Minister–Secretary of State for Finland

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The Minister–Secretary of State for Finland (in Finnish Ministerivaltiosihteeri; in Swedish Ministerstatssekreterare) represented Finnish interests in the Imperial Court in Saint Petersburg. Before 1834 the title was secretary of state. The Russian Tsar was represented in Helsinki, the capital of the Grand Duchy of Finland by the Governor General.

After Speransky (whose term had yet the Committee for Finnish Affairs as another actor in same matters), this State Secretary was required, as were Senators and so forth, to be a subject of the grand duchy.

This secretary of state was an official who, and whose office (there were deputy and assistants) had the monopoly to present Finnish affairs to the Emperor. All acts of the Emperor concerning the grand duchy, were to be countersigned by this State Secretary, or deputized officials. When the Finnish autonomy was establishing, other Finnish-related officials generally supported, and helped to build this monopoly (to mention, Governor-General Alexander Sergeyevich Menshikov was a supporter of this particularism and although he resided in St Petersburg and was in close contact with the emperor as simultaneous Russian Minister of Navy, he consistently had Finnish affairs to go through the Minister State Secretary). The tradition, endorsed by conservative Emperors such as Nicholas I, created a strong precedent. Russian general government was effectively kept out of Finnish affairs, this Minister having the benefit of the channel, and many possibilities to stall Russian ministers. Only in last two decades of the grabd duchy, those periods of russification, the system was attempted to be broken in some regards, but it created counteroffensives based on illegality arguments. Plehwe's appointment was criticized as illegal, because he was not Finnish citizen. Afterwards, russified Finnish citizens were occasionally used in this office and as members of the senate in Helsinki.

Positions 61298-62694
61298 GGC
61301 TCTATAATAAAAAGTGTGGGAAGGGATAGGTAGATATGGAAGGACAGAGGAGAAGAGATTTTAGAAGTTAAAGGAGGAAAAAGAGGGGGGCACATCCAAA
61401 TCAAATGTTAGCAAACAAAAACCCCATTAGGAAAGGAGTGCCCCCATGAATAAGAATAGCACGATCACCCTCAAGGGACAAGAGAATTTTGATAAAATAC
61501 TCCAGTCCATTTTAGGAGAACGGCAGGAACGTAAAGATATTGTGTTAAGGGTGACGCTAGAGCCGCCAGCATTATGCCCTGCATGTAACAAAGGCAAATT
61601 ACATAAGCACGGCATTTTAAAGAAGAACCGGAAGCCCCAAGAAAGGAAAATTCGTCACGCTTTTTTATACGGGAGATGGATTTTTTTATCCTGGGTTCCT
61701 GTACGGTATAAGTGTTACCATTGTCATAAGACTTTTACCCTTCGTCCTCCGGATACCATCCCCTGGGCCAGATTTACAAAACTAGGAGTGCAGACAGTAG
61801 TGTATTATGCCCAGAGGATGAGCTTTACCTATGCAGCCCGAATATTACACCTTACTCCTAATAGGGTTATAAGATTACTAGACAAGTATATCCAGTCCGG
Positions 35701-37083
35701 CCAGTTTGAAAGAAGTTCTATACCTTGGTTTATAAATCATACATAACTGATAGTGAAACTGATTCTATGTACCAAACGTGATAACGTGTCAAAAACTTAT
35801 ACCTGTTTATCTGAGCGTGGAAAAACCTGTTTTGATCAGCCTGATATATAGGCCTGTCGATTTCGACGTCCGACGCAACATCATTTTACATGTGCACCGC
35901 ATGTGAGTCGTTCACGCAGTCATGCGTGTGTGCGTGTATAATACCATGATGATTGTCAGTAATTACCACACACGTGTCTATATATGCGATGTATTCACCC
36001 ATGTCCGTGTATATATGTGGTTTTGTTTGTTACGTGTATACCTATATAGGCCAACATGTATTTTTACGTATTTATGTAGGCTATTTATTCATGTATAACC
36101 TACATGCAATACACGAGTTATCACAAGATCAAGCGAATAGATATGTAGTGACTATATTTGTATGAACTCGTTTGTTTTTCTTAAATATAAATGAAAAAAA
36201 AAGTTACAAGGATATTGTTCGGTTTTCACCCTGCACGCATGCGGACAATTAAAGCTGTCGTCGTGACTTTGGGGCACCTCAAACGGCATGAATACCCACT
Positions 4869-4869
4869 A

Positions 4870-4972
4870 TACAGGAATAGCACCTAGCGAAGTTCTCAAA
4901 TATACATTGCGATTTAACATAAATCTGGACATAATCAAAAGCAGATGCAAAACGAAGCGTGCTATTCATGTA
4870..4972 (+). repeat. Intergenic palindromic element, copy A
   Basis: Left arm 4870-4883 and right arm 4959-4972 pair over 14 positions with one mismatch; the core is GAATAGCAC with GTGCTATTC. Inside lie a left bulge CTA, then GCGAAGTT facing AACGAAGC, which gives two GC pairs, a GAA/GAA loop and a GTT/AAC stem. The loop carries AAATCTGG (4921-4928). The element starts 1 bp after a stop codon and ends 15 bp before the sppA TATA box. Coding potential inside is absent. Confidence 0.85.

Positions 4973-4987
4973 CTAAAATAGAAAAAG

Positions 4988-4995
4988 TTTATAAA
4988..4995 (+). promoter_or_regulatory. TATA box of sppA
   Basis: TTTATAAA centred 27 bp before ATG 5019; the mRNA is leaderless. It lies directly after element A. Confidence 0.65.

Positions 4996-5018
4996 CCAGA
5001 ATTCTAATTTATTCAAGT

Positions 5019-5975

References[edit]

  • Osmo Jussila, Seppo Hentilä and Jukka Nevakivi. From Grand Duchy to a modern state: a political history of Finland since 1809.